Updated: Jan 22
Car rides are where some of the most memorable moments of our lives happen. Gorgeous views, being confronted by your parents about some behavior that they do not approve of, and to crown it all, a good time for them to ask you about "What are you going to do with your life"?. But one car ride in particular has stuck with me. I was going to a Math enrichment program with another kid from my neighborhood. He was my friend, or so I thought. But on the way there, to my surprise, he started belittling me and told me that I'm not as strong as him in science and math, simply since I was a girl. Once we got there, to my horror, he got out and slammed the door on my face shouting LOSER, before walking away.
You might be wondering, what's the big deal? After all, this pales in comparison to other unfortunate teenage experiences. Well, this "playful banter" had an impact on me. It changed my views on STEM. I started believing that he might be right, that maybe STEM is just not for me. To STEM or Not to STEM? That is a question which many girls like me confront as we grow up.
Since then, I have realized that it is not just a question for girls, it is a question for all late bloomers as well. I hit the jackpot of not only being a girl but also a late bloomer. It felt like I have two strikes going against me for a STEM career. But for Middle school, I went to a chartered school which was focused on STEM, and it changed my mind. It was here that I got my first experience with serious STEM subjects like Biology and Chemistry. And to my surprise, I actually loved both. It was probably also due to the wonderful teachers I had, but I was fascinated to learn how the world works and how the things I learned could be applied in the real world. This was the first time I started realizing that my preconceived notions on STEM could be wrong.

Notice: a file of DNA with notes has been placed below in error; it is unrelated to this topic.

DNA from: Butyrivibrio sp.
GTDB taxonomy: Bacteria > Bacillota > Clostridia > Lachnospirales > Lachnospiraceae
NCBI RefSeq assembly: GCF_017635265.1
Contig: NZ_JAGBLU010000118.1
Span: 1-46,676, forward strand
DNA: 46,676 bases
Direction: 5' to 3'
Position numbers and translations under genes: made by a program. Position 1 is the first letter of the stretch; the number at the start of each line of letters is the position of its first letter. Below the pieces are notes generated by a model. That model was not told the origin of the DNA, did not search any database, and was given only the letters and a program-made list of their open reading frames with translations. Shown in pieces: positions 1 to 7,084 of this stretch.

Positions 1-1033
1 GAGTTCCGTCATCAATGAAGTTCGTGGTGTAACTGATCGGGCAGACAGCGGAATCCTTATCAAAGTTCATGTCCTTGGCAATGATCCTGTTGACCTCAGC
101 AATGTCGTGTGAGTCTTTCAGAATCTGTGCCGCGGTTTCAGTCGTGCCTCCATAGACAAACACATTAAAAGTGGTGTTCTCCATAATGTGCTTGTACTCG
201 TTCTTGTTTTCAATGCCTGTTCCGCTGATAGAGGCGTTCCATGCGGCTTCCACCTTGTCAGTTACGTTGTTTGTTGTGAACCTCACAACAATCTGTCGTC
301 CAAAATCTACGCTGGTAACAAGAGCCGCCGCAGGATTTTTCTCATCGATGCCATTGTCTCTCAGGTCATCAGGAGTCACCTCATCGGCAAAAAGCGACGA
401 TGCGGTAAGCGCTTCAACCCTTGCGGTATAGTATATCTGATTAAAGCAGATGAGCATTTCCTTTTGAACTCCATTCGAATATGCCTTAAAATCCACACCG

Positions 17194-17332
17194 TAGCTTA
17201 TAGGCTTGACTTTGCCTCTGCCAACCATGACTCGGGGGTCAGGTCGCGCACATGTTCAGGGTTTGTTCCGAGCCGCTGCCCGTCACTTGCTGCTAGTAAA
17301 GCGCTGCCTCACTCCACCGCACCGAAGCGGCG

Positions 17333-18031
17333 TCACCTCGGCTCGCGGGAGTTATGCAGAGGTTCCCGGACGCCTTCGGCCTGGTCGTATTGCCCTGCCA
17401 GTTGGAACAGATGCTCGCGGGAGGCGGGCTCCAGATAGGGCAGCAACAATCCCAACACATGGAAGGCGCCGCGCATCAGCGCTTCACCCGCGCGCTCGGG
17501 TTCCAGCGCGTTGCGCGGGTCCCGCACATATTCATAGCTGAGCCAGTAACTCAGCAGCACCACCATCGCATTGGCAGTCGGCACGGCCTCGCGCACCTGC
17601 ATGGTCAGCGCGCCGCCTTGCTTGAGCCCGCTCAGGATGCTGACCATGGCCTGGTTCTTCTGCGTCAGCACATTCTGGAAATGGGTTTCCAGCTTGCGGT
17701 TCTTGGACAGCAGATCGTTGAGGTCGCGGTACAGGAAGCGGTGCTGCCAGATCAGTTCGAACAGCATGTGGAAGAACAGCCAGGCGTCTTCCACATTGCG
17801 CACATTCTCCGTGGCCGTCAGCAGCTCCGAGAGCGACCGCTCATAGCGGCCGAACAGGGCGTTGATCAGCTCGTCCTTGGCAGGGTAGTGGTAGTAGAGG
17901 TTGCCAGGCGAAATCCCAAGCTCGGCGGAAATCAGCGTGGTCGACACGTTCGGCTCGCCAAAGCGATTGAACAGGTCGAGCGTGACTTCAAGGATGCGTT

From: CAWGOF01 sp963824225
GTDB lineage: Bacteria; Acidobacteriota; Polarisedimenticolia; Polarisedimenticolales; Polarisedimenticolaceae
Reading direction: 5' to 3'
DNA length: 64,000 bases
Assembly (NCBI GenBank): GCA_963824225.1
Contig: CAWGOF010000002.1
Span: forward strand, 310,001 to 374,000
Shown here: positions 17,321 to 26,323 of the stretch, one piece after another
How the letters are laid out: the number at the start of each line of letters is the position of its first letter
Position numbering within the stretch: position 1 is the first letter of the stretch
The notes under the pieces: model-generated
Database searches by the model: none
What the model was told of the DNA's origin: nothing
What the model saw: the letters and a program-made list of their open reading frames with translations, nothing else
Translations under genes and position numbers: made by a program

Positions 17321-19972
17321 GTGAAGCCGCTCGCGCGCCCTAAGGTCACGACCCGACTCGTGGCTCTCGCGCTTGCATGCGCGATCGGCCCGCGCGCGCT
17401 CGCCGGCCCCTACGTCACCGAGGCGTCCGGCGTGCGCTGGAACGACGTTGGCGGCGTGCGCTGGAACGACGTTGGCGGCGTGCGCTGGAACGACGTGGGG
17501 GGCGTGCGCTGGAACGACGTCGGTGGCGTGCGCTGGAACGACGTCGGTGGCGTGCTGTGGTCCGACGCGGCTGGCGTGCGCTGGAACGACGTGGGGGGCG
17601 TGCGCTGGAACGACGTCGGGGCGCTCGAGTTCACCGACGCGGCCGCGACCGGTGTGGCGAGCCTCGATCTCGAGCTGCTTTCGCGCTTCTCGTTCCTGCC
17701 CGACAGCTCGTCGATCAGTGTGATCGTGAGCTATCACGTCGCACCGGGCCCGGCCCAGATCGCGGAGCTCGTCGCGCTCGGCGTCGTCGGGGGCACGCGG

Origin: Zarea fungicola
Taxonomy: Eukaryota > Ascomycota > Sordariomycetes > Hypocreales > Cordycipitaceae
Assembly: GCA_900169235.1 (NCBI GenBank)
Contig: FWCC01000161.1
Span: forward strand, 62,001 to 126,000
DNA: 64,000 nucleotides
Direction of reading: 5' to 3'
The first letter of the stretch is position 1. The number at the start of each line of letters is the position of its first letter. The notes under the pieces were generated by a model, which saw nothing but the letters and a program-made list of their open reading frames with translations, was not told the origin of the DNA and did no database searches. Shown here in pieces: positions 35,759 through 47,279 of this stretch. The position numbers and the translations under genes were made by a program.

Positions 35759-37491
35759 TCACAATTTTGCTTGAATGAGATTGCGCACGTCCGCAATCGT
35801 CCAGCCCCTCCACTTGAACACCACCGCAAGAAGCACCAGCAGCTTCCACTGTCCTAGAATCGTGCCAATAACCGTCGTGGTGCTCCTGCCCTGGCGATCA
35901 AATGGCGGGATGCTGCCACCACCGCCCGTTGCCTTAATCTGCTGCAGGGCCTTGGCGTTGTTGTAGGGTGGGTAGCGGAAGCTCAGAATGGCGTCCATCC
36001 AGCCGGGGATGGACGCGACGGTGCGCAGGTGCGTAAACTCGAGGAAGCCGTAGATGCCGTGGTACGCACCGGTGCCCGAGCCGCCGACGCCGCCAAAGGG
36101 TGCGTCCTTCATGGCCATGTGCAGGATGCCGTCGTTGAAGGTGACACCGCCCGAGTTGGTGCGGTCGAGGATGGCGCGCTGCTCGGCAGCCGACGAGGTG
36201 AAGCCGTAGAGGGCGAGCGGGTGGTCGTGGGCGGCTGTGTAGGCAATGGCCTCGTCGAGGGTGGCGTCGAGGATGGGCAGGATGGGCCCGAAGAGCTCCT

The formal term for the "playful banter" which dissuades girls from STEM is called "microaggression” and I realize now that I was also influenced by this. Also, since I was a late bloomer, I felt excluded by the "smart kids" which again made me think that STEM is not for me. A Newsweek article from May 2019, mentions that girls' interest in STEM drops from about 15% among freshmen girls to about 12% among seniors, and only gets worse in college.
Studies have shown the subtle and insidious nature of the stereotype threat. A study by the APA - the American Psychological Association- found that merely telling women that a math test does not show gender differences improved their test performance. The researchers gave a math test to men and women, and told half the women that the test had shown gender differences and told the other half that they found no gender differences. The group of women which were told there were no gender differences performed equally to men. This test clearly proves that gender stereotypes are another reason why women do not choose STEM.